Love, Passion, and Why We Need Them For Writing (and Other Art Forms)

One of my best friends, a fellow author, has been helping me along an incredible journey for quite some time. She and I have been dealing with chronic sadness for a long time, but ever since she started discovering spiritual teachings of happiness, I’ve decided I wanted to join her along the journey. However, it wasn’t until last night that I understood what needs to be done in order to live a life you can be happy with. She sent me the first 20 minutes of a documentary; I think it’s called The Secret, and it’s about the Law of Attraction and Love, something that sounds fictitious until you learn more about it, and that’s something I would love to discuss in today’s blog entry.

I would absolutely love to see the rest of the documentary someday, but the first 20 minutes was all I needed in order to come to the revelation that I was brought to last night that made me understand what I need to do to live the kind of life I want. The documentary mentions that our thoughts legitimately affect the world around us for better or for worse, depending on what we think about. So the more negatively we think about the day, the more we’ll attract negativity to us. It sounds pretty ridiculous at first, but the documentary provided some amazing evidence regarding it. That’s why we have all these successful entrepreneurs who make something huge out of nothing. I feel like this can be applied to our arts.

One amazing story I’d like to mention from the documentary came from a psychiatrist who was in contact with a young man who was, well, quite unhappy with his life and how it was going. He was a gay man, and he was endlessly bullied and harassed at work and even when walking down the streets, people called him awful names and did anything they could to just ruin his day. He wanted to be a standup comedian, but when he was trying his routine, people kept heckling him because of his sexuality, and he had no confidence in himself for it. He kept dwelling on how awful life was, and in turn, he was making his life worse by doing it.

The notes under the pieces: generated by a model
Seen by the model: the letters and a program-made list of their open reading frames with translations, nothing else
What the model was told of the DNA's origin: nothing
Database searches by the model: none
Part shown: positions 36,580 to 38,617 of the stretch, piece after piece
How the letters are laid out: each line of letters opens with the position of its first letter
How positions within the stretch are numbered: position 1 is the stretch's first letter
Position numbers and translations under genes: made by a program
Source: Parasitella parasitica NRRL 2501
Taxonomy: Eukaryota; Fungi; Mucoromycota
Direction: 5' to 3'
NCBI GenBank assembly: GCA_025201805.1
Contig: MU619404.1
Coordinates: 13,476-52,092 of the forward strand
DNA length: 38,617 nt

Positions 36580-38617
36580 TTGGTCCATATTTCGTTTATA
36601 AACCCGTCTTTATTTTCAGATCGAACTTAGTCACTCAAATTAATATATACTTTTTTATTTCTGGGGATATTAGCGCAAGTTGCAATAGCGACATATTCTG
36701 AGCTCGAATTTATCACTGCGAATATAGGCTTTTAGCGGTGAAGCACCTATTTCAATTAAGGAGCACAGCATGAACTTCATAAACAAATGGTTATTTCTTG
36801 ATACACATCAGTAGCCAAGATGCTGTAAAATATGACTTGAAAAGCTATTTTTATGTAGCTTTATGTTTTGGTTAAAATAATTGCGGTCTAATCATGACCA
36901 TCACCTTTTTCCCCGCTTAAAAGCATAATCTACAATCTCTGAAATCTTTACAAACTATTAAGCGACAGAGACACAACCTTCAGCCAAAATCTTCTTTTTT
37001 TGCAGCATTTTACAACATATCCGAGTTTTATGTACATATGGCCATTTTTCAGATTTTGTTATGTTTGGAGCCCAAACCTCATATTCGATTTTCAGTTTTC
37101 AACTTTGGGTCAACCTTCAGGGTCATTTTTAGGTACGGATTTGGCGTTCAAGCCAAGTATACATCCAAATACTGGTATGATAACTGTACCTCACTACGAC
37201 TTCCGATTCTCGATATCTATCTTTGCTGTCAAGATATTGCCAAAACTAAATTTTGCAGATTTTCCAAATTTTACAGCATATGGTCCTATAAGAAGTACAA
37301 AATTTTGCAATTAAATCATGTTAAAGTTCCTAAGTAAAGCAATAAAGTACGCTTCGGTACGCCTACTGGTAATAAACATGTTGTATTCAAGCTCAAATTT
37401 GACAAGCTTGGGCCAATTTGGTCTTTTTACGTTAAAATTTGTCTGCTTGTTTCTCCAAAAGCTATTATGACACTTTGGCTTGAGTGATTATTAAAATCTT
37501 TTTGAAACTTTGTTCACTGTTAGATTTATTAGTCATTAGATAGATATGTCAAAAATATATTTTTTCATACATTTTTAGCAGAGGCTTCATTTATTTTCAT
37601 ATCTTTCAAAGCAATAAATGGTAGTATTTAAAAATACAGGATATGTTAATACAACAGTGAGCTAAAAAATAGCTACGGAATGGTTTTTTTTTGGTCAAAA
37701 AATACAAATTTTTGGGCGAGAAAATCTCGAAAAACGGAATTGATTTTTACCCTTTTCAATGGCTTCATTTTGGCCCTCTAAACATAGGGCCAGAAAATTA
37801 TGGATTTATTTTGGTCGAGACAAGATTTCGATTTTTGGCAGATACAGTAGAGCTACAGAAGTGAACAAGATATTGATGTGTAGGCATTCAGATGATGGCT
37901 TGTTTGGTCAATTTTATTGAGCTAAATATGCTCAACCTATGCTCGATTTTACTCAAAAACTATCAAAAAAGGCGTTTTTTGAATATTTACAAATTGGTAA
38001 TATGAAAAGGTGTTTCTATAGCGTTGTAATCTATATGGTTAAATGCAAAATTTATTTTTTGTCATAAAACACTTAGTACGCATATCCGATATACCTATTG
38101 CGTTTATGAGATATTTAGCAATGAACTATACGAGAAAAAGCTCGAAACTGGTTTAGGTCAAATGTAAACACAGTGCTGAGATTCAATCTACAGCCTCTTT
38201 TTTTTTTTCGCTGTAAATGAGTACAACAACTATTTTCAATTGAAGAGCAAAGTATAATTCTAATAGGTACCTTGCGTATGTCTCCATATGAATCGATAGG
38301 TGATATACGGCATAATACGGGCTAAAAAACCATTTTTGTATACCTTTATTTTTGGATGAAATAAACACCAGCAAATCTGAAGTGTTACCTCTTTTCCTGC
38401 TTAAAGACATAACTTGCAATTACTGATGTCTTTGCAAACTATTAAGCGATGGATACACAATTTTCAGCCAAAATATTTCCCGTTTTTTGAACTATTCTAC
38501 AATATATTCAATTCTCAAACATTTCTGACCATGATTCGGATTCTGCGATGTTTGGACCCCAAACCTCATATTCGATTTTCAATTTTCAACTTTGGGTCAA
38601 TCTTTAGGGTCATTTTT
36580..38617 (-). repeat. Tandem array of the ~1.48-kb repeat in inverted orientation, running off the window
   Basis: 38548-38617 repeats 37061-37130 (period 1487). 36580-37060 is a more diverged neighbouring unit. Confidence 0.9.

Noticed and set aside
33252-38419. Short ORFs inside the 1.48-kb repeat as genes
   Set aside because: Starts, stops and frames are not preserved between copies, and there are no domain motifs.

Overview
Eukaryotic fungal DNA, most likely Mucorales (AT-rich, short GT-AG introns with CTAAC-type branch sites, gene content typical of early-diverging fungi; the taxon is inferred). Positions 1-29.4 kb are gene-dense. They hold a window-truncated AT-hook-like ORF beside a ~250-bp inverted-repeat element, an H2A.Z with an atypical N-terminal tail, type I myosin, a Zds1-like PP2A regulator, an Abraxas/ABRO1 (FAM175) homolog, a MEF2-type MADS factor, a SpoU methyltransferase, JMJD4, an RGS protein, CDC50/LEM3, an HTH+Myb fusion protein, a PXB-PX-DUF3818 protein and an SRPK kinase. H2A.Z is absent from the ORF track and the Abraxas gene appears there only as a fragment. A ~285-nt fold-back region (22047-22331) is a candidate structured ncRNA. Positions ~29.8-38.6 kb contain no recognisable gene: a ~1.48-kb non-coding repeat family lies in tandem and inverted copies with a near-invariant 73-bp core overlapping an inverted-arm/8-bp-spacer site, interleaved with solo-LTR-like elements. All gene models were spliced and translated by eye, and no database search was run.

The psychiatrist told him that he’s dwelling so much on the fact that the world seems to hate him because he’s gay, which is what’s turning everything against him, and that he needs to begin a self-healing process. This man took it seriously, and in about 6-8 weeks of keeping up with it, his life took an almost miraculous turn for the better. All the people at work who used to pick on him either transferred to other offices, left in general, or just stopped bothering him, he was able to walk through the streets with a smile and no one was assaulting him, and when he did his comedic standup routine, he was confident in himself 100%, and that made him perform much, much better, and he was even getting standing ovations.

While I’m not gay like I thought I was a few months ago, I found this story massively inspiring. The fact that his life took such an incredible turn because he was willing to take control and stuck with it is, well, incredible! Even while I’m at work, I’m giving it a try, and I have no interest in stopping anytime soon. With my incredible friend who has taken me along on this journey, I only see a good vibes in the future.

Here’s why I feel like this can be applied to our art—once we know what we want, we can hold on and never let go. We can gain confidence in ourselves, and in turn, confidence in our abilities. It helps us keep going. If you can envision a future in which you are following your passion, living your dream, and constantly improving yourself, building yourself up, and helping others do the same, then do it. Never let go of that thought. Love yourself, and love others. You deserve all the love and happiness the world can offer, my friends. Embrace your weirdness, follow your dreams, and don’t be afraid to feel strong love and passion. It’s what makes life worth it.


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